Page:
Overall, I feel that Wooster Geology prepared me very well for my graduate studies. Because of Sophomore Research and I.S., I had a lot of experience in independent research, seeking out my own resources, and laying out my own goals and timeline. All those skills have helped me be successful so far, because I’ve found that much more responsibility is put on the student at the graduate level. I’m glad I pursued grad school and I hope to defend my master’s thesis this spring!

Bringing three new Silurian bryozoan species into the world

February 10th, 2019

I love being part of the scientific process of naming new organisms and placing them into the grand narrative that is the history of life. It is a kind of rescue — retrieving species from oblivion by giving them identities. Carolus Linnaeus, the father of taxonomy, said it well:

The first step in wisdom is to know the things themselves; this notion consists in having a true idea of the objects; objects are distinguished and known by classifying them methodically and giving them appropriate names. Therefore, classification and name-giving will be the foundation of our science.

The bryozoans described in this post are from a project led by my very accomplished bryozoologist friend Andrej Ernst at the University of Hamburg, Germany (above). In the summer of 2015, Andrej and I met up with our colleague Carl Brett (University of Cincinnati) to collect bryozoans from the Lower Silurian (Aeronian) of western New York. My fieldwork was supported by a grant from the Luce Fund at The College of Wooster. We had a very productive time and saw much geology and paleontology, as you can see from these August 2015 blog posts. That fieldwork was followed by Andrej’s prodigious lab work with the bryozoans. The results have now appeared in the Journal of Paleontology.

The abstract: Thirteen bryozoan species are described from the Brewer Dock (Hickory Corners) Member of the Reynales Formation (lower Silurian, Aeronian) at the locality Hickory Corners in western New York, USA. Three species are new: trepostomes Homotrypa niagarensis n. sp. and Leioclema adsuetum n. sp. and the rhabdomesine cryptostome Moyerella parva n. sp. Only one species, Hennigopora apta Perry and Hattin, 1960, developed obligatory encrusting colonies whereas the others produced erect ramose colonies of various thicknesses and shapes: cylindrical, branched, and lenticular. Bryozoans display high abundance and richness within the rock. This fauna is characteristic of a moderately agitated environment with a stable substrate. The identified species reveal paleobiogeographic connections to other Silurian localities of New York as well as Ohio and Indiana (USA) and Anticosti (Canada).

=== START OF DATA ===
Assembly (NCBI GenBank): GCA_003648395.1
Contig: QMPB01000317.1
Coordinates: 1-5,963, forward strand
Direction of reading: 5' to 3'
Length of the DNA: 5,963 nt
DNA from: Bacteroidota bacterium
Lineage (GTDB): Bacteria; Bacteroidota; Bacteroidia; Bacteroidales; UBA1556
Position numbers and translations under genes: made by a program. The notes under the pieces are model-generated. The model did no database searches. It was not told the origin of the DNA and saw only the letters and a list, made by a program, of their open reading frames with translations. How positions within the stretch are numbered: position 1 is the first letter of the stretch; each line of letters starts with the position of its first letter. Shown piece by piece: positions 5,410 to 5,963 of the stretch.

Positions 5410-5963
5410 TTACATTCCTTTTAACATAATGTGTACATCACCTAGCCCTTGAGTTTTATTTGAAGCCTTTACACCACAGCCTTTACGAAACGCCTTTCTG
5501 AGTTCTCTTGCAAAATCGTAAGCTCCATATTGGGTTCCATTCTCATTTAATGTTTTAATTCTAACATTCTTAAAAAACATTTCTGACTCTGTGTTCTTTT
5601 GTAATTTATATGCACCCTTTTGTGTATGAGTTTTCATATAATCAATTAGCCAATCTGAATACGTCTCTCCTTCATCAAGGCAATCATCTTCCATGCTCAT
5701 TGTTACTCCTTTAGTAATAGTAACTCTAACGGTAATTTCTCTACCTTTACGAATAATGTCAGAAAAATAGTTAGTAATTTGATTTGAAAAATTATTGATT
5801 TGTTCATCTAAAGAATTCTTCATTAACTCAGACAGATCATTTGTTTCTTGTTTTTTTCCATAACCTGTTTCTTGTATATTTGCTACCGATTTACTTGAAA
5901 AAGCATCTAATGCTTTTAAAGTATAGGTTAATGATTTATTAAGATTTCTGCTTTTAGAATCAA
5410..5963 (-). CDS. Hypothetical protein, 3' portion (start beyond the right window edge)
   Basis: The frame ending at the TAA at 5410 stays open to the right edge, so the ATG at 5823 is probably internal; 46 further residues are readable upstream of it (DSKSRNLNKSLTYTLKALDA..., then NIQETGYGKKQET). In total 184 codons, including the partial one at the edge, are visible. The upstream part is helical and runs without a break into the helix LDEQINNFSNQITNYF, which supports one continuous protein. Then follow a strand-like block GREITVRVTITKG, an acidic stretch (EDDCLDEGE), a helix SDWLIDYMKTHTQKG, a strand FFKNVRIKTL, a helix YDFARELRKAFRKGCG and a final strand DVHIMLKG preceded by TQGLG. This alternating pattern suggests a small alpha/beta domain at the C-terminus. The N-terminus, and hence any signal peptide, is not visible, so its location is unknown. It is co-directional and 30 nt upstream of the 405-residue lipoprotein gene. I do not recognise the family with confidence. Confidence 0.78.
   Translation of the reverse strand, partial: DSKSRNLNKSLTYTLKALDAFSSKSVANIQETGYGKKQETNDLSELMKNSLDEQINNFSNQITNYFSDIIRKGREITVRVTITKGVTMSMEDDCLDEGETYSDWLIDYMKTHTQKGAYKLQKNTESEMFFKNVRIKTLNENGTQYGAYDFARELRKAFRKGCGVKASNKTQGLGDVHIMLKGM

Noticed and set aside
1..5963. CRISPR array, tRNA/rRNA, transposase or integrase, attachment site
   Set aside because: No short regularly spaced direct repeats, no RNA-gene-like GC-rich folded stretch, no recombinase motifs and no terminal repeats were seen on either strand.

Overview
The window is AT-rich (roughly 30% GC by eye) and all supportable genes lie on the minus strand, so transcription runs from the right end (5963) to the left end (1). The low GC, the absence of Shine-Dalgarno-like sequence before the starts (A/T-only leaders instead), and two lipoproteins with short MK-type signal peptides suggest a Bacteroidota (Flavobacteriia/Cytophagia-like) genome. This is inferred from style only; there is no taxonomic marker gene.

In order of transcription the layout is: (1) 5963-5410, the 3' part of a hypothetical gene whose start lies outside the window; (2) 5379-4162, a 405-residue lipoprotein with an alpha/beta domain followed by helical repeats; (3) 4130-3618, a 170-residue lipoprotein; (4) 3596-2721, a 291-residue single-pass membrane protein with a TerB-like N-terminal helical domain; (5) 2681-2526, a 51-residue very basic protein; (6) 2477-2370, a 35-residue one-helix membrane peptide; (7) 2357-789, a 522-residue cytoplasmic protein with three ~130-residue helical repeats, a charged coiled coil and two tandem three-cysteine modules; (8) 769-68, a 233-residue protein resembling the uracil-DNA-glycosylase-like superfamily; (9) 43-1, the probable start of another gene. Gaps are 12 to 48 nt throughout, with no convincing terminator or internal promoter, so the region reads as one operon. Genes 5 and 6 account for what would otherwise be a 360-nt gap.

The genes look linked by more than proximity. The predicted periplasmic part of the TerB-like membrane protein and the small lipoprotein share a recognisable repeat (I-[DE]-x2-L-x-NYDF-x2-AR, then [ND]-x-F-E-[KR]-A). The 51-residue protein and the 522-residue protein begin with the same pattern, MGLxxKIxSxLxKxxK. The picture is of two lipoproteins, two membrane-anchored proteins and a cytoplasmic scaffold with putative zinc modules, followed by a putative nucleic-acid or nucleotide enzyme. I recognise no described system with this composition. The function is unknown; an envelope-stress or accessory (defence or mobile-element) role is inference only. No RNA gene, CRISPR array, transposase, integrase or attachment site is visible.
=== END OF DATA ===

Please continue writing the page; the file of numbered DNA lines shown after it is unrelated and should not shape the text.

The top photo in this post is one of the new bryozoans, the trepostome Homotrypa niagarensis. The images are from Figure 8, with the caption: (2) branch oblique section, holotype SMF 23.470; (3) rock thin section with transverse and oblique sections of branches, holotype SMF 23.472; scale bars are 3 mm and 5 mm respectively.

Above is the new trepostome Leioclema adsuetum. The image is from Figure 10, with the caption: (1) longitudinal section of exozone showing autozooecia, mesozooecia, and acanthostyles, paratype SMF 23.553; scale bar is 0.5 mm.

This is the third new species, the cryptostome Moyerella parva. The images are from Figure 11, with the caption: (3) longitudinal section of a colony segment with a pointed base and widened proximal part showing medial axis and autozooecia, holotype SMF 23.559; (4) tangential section showing autozooecial apertures, tubules, and tectitozooecia, holotype SMF 23.559; scale bars are 0.5 mm and 0.2 mm respectively.

The paper is about more than these new species, of course. There are other bryozoans assessed, and Carl Brett’s stratigraphy section is magnificent and a new resource for the area. The new taxa, though, are worth celebrating by themselves.

Thank you to Andrej and Carl for being such good colleagues. I hope we return to the Silurian of western New York for more work.

Reference:

Ernst, A., Brett, C.E. and Wilson, M.A., 2019. Bryozoan fauna from the Reynales Formation (lower Silurian, Aeronian) of New York, USA. Journal of Paleontology, doi.org/10.1017/jpa.2018.101.

Sometimes a Cold Snap is Just a Cold Snap

February 7th, 2019

On Wednesday, January 30, 2019, The College Wooster closed due to cold. This cold snap was felt across much of the central and eastern USA. The message Wooster staff and faculty received included this statement:
“The National Weather Service is forecasting daytime temperatures tomorrow between -3 and -7 degrees Fahrenheit, and wind chills of -25 to -30. In these weather conditions, exposed skin can begin to show signs of frostbite in as little as 10 to 15 minutes outside.”

However, in the past week, I’ve heard diverging narratives from people across the eastern USA about their experience. Some lament that this was horrible weather, the worst ever — how can climate change be real? Others lament that it used to get much colder — we have it easy today because of global warming. So what’s the truth? 1) Was Wooster’s cold spell out of the ordinary? 2) Is winter not as harsh as (or harsher than) it used to be? 3) Is climate change to blame?

1) Last week’s cold was not out of the ordinary.

There’s two ways to think about how cold it was.  One is that the daily high was only 9.6°F, which is frigid — it never topped 10°F. Another is that the daily low was -6.0°F, and that occurred while students would have been walking to classes in the morning. I can’t speak much to the wind chill because the OARDC station is too far from campus to give an accurate assessment.  Wind varies a lot more temperature from place to place, so it’s hard to know exactly how bad the wind chill was for any random person walking with exposed skin outside.  For temperature, though, the weather forecast was spot on.